I am very curious, as I'm usually the one who gets the scolding.
To be sure, there was some scolding of the Republican Party, but very little.
Truants, cut-ups, and underachievers on the one side, a superior, remote, scolding president on the other.
No speechifying, no debates, no scolding of American provincialism, just a welcome view of what the rest of the world is reading.
But to see just how crazy this scolding is, we need some background.
Agnes was enraged, but there was no time to waste in quarrelling or scolding.
Whatever people may say of me, they can't call me a scolding woman.
Were they gossiping and scolding, much as they would gossip and scold in their narrow room?
I'm not scolding him; but he should look out for the raft when I leave her in his care.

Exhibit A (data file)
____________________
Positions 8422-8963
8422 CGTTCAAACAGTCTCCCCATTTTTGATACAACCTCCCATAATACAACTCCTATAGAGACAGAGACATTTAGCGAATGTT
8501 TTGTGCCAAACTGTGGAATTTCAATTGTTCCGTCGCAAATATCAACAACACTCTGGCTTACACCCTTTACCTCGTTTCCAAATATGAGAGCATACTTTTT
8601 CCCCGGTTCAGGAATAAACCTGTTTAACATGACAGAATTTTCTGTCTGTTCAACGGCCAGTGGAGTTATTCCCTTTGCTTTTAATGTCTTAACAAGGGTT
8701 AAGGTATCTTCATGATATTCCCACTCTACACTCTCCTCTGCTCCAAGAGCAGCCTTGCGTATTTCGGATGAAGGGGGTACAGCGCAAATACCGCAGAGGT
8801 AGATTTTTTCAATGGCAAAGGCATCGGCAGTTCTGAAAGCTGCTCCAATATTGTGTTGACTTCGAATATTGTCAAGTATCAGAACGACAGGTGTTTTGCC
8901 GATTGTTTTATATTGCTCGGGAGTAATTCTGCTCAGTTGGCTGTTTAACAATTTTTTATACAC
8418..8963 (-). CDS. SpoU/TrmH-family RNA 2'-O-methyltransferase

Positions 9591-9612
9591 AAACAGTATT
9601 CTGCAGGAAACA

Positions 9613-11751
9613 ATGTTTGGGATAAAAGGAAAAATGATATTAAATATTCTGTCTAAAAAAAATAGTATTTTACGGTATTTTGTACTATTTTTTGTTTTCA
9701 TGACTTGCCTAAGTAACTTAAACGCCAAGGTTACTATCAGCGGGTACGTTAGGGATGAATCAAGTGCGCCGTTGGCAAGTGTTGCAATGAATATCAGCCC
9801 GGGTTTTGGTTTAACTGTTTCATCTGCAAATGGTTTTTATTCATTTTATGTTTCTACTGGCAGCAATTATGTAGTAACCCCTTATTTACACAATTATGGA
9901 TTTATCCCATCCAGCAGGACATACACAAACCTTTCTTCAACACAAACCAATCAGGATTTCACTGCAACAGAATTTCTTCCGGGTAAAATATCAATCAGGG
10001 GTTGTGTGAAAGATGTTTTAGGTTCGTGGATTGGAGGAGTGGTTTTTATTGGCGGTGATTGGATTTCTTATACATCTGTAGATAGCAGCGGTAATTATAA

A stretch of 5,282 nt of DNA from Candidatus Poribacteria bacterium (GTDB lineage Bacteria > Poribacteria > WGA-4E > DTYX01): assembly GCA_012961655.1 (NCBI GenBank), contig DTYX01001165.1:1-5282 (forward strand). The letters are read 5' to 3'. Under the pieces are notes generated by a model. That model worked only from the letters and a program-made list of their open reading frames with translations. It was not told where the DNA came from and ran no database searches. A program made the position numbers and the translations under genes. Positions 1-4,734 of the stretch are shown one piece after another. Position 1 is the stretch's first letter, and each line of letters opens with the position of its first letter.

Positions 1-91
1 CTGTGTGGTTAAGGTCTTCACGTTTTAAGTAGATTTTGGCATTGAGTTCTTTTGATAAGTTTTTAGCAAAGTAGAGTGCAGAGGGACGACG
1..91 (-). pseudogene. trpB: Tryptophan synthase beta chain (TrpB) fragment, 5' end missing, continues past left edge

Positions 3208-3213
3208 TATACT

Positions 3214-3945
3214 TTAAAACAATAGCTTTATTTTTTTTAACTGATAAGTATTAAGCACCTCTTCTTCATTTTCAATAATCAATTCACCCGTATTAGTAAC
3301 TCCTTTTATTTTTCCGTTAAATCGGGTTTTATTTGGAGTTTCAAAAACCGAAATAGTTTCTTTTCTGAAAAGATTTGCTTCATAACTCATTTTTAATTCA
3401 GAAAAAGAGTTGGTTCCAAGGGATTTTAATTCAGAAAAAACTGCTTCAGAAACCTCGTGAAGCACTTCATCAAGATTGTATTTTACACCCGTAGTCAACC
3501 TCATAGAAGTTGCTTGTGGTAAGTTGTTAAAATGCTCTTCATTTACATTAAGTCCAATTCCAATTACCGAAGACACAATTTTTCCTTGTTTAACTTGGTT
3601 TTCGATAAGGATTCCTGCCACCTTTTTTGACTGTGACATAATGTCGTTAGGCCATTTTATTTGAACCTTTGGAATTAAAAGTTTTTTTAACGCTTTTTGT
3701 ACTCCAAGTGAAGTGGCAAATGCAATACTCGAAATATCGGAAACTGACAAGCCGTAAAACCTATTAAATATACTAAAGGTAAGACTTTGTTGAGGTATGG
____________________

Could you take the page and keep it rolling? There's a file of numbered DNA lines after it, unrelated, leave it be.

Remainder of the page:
They are constantly teaching the trick to each other, just as scolding parents have saucy children.
mid-12c., "person of ribald speech," later "person fond of abusive language" (c.1300), especially a shrewish woman [Johnson defines it as "A clamourous, rude, mean, low, foul-mouthed woman"], from Old Norse skald "poet" (see skald). The sense evolution might reflect the fact that Germanic poets (like their Celtic counterparts) were famously feared for their ability to lampoon and mock (e.g. skaldskapr "poetry," also, in Icelandic law books, "libel in verse").
late 14c., "be abusive or quarrelsome," from scold (n.). Related: Scolded; scolding.